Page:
ETS revision and the good news for rail explained in 6 steps
Following negotiations on 28 June, European Union Environment Ministers have agreed on a general approach for the reform of the EU Emissions Trading System (ETS). Now that both the Council and the European Parliament have their positions in place, negotiations can commence on a final agreement to deliver the goals of the Fit for 55 legislative package. This is good news for the rail industry.
The Community of European Railway and Infrastructure Companies (CER) has high hopes that this final agreement will include carbon pricing for all transport modes, which will in turn lead to a more level playing field. Moreover, intelligent use of ETS revenues could mean more investments in rail infrastructure, something that is likely to be agreed upon as well. In this article, we explain in six steps what this means for rail.
What is ETS?
The EU Emissions Trading System (ETS) is a policy tool dating from 2005 and is currently being revised, as part of the Fit for 55 package. The ETS sets a cap on the permitted greenhouse gasses that installations can release, while at the same time granting permits to companies for purchasing, or trading carbon units.
These permits are reduced over time as an incentive for companies to switch to greener energy sources. This partly explains why energy prices increase. There is a higher demand for something that is less available. However, the sudden economic recovery in spring this year, followed by the gas export restrictions from Russia resulted in an even higher, unanticipated demand, and thus an ever higher price increase.
Why does it need to be revised?
The principle of ETS sounds like a good idea, if only it were applied to all transport modes. This is what is likely to change now. Part of the ETS revision is that it is expanded to road transport, maritime and aviation, all more polluting transport modes than rail. A separate new emissions trading system for fuel distribution for commercial road transport shall be established on 1 January 2025, is the proposal.
In practice, this means that rail companies will have a level playing field with road haulage because external costs for CO2 emissions will be balanced. Rail already covered most of its external costs, partly by paying for ETS allowances. Customers of road transport and aviation do not pay for the full amount of carbon emitted.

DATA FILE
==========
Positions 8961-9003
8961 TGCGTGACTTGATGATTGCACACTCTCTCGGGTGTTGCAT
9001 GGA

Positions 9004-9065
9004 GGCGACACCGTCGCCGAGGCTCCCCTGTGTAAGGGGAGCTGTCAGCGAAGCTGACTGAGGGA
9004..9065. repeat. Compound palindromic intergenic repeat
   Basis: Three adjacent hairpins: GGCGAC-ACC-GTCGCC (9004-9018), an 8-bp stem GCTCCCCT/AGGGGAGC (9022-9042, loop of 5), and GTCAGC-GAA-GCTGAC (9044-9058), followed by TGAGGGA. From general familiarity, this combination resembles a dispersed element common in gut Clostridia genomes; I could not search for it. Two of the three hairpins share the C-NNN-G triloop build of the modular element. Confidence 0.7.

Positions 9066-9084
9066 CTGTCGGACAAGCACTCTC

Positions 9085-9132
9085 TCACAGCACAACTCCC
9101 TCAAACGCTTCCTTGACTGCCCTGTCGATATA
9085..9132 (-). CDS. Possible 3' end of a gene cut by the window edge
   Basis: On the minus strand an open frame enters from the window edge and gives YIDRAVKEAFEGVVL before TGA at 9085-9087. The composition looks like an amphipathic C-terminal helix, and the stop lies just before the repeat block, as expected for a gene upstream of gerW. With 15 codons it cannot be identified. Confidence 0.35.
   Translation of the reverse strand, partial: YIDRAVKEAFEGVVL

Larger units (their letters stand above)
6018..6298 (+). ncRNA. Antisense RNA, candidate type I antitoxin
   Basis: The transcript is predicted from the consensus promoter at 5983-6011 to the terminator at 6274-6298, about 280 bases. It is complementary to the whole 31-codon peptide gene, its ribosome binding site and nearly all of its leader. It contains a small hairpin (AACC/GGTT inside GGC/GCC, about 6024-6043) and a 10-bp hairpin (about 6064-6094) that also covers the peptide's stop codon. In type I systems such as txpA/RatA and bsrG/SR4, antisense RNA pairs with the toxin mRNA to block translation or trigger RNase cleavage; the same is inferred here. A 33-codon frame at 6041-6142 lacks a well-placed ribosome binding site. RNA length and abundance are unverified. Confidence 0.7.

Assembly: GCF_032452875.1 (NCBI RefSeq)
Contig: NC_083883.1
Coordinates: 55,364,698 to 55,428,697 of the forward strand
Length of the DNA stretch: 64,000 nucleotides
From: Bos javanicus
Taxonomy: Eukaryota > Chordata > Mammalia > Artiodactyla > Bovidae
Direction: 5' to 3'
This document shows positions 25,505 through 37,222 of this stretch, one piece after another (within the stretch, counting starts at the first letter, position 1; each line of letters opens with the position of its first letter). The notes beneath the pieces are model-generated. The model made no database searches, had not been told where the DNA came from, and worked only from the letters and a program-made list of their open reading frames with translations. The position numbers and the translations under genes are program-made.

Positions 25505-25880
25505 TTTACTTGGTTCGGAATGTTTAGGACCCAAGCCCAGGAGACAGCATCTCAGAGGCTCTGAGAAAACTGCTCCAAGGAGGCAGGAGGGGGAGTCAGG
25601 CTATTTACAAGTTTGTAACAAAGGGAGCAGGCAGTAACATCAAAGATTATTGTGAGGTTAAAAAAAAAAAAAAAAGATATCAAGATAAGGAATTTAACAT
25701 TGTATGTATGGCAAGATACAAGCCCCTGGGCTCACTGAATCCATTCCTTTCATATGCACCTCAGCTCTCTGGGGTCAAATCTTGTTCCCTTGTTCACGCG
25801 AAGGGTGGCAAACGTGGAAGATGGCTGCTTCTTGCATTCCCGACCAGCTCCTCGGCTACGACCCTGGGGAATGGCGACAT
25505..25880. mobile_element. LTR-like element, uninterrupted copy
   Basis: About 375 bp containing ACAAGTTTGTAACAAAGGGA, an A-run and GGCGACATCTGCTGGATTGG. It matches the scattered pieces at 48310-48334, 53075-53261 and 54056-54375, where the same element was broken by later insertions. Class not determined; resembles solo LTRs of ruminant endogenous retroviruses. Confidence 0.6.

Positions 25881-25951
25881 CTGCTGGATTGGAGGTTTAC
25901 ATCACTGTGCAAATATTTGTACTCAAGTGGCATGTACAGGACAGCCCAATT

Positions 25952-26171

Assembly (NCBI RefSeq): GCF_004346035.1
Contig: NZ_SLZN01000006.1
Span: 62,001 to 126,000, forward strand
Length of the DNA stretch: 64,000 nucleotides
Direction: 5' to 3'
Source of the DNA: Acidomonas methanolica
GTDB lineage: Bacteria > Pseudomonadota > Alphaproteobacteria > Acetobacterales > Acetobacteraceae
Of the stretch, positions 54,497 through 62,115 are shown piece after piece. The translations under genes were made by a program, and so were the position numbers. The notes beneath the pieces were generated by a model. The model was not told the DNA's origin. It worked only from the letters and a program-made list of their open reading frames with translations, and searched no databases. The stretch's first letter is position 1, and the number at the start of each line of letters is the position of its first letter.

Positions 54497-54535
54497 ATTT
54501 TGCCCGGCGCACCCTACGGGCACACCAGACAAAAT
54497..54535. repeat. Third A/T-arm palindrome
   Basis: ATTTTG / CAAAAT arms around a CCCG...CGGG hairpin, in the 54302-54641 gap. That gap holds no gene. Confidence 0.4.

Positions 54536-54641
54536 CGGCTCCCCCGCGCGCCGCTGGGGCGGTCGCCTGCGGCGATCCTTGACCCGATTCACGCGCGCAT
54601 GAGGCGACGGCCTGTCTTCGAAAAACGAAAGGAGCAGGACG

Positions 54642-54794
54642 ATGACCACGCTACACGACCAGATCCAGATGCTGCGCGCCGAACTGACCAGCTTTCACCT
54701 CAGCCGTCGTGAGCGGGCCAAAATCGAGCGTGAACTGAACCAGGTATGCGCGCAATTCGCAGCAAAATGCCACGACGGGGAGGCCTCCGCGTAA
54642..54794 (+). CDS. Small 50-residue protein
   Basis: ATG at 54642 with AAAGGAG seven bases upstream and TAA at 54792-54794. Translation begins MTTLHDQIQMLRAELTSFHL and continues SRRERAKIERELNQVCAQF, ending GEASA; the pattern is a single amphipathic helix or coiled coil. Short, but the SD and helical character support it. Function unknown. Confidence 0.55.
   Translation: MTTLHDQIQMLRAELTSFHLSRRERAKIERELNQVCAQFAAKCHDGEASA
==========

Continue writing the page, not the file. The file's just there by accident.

What is in it for rail?
Apart from the level playing field, there is another reason for joy in the rail freight industry. As a result of the revision, the revenues from carbon pricing will be higher, which means there will be more funds to support more environmentally friendly transport modes.
The CER has long argued for these funds to be used for the railway infrastructure in Europe, and it now seems to find consensus on this. The European Parliament proposed that 10 per cent of ETS revenues should be used for sustainable transport including rail. This is less than the 25 per cent proposed by the CER but yet considered a good step forward by the association. Funds could be used for the completion of the TEN-T core network, bridging missing links and removing bottlenecks as well as optimising the use of digital infrastructure, it earlier stated.
How much are we talking?
In terms of revenue, what do ETS allowances deliver? In 2019, Member States generated 14 billion euros from auctioning ETS allowances. ETS expansion to road transport could bring in 50 billion euros a year at the current prices. Until now, less than 5 per cent of the revenue generated by ETS and fuel excise duties are allocated for sustainable transport modes.
Moreover, a Social Climate Fund has been proposed to support vulnerable households, micro-enterprises and transport users. Measures to encourage a shift to public forms of transport and improve multimodality will help build an energy-efficient zero-emission mobility that is affordable.
What more does rail want?
Is this the final dealbreaker for the railway industry? if it is up to the CER not. As explained, a side effect of the ETS pricing is higher energy prices. This weighs heavily on the rail sector too. As a major consumer of electricity, rail pays around 500 million euros per year into the EU Emissions Trading System. This will only increase over the years.
In the opinion of the CER, there are certain sectors that require more, and also certain that require less support in the energy transition. Although it fully supports the ETS reform, it also points out that “lowering taxes and charges for electric traction would help rail to ensure that exactly those transport modes which are dependent on electricity (and which are the most environmentally friendly) are not disadvantaged.”
With this, it is pointing towards the Commission’s proposal to align taxation of energy products, which will trigger relatively higher minimum levels of tax rates for carbon-intensive transport fuels. “Electric mobility such as rail should no longer be penalised. This requires a carbon price for all transport modes.”
Towards this end, the Parliament wants to introduce a bonus-malus-system to incentivise best-performers and innovation and reward the most efficient installations in a sector with additional free allowances. “We now look forward to a smooth start to negotiations between the European Parliament and the Council. We need a new ETS soon, and we will insist on a smart combination of both positions into one text”, CEO of the CER Alberto Mazzola concluded.
CER suggests that at least 25 per cent of the expected revenues from the new ETS should be allocated to further develop the railway system, such as the completion of the TEN-T core network for rail, bridging missing links and removing bottlenecks on the railway infrastructure network in Europe as well as optimising the use of digital infrastructure.
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